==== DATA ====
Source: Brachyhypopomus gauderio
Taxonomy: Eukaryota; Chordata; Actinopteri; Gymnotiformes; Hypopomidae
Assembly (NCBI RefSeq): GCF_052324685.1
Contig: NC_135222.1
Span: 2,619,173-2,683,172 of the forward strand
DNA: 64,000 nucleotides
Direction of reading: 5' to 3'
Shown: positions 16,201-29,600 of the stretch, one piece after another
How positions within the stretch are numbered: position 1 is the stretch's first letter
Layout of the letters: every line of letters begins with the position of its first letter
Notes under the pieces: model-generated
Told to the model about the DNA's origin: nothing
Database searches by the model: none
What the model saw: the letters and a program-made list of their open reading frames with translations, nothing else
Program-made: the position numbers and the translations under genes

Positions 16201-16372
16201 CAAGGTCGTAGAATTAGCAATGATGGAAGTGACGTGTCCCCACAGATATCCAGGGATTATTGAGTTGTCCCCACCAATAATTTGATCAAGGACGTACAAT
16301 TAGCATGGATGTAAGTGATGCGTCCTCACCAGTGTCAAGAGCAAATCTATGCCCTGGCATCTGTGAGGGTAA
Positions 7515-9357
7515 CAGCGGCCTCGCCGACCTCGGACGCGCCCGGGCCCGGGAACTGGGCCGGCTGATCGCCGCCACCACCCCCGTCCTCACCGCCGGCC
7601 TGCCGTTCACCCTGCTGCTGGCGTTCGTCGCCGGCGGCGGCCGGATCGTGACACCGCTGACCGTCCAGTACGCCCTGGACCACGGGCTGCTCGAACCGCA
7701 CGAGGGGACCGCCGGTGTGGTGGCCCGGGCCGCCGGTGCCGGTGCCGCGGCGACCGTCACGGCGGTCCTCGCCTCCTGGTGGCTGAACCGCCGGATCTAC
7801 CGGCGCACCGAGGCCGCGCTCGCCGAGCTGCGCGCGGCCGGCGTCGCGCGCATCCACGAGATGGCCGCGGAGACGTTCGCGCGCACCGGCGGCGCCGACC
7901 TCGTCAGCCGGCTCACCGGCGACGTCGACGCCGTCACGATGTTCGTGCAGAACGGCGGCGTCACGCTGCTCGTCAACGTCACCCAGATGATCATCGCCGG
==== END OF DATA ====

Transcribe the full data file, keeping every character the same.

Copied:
Source: Brachyhypopomus gauderio
Taxonomy: Eukaryota; Chordata; Actinopteri; Gymnotiformes; Hypopomidae
Assembly (NCBI RefSeq): GCF_052324685.1
Contig: NC_135222.1
Span: 2,619,173-2,683,172 of the forward strand
DNA: 64,000 nucleotides
Direction of reading: 5' to 3'
Shown: positions 16,201-29,600 of the stretch, one piece after another
How positions within the stretch are numbered: position 1 is the stretch's first letter
Layout of the letters: every line of letters begins with the position of its first letter
Notes under the pieces: model-generated
Told to the model about the DNA's origin: nothing
Database searches by the model: none
What the model saw: the letters and a program-made list of their open reading frames with translations, nothing else
Program-made: the position numbers and the translations under genes

Positions 16201-16372
16201 CAAGGTCGTAGAATTAGCAATGATGGAAGTGACGTGTCCCCACAGATATCCAGGGATTATTGAGTTGTCCCCACCAATAATTTGATCAAGGACGTACAAT
16301 TAGCATGGATGTAAGTGATGCGTCCTCACCAGTGTCAAGAGCAAATCTATGCCCTGGCATCTGTGAGGGTAA
Positions 7515-9357
7515 CAGCGGCCTCGCCGACCTCGGACGCGCCCGGGCCCGGGAACTGGGCCGGCTGATCGCCGCCACCACCCCCGTCCTCACCGCCGGCC
7601 TGCCGTTCACCCTGCTGCTGGCGTTCGTCGCCGGCGGCGGCCGGATCGTGACACCGCTGACCGTCCAGTACGCCCTGGACCACGGGCTGCTCGAACCGCA
7701 CGAGGGGACCGCCGGTGTGGTGGCCCGGGCCGCCGGTGCCGGTGCCGCGGCGACCGTCACGGCGGTCCTCGCCTCCTGGTGGCTGAACCGCCGGATCTAC
7801 CGGCGCACCGAGGCCGCGCTCGCCGAGCTGCGCGCGGCCGGCGTCGCGCGCATCCACGAGATGGCCGCGGAGACGTTCGCGCGCACCGGCGGCGCCGACC
7901 TCGTCAGCCGGCTCACCGGCGACGTCGACGCCGTCACGATGTTCGTGCAGAACGGCGGCGTCACGCTGCTCGTCAACGTCACCCAGATGATCATCGCCGG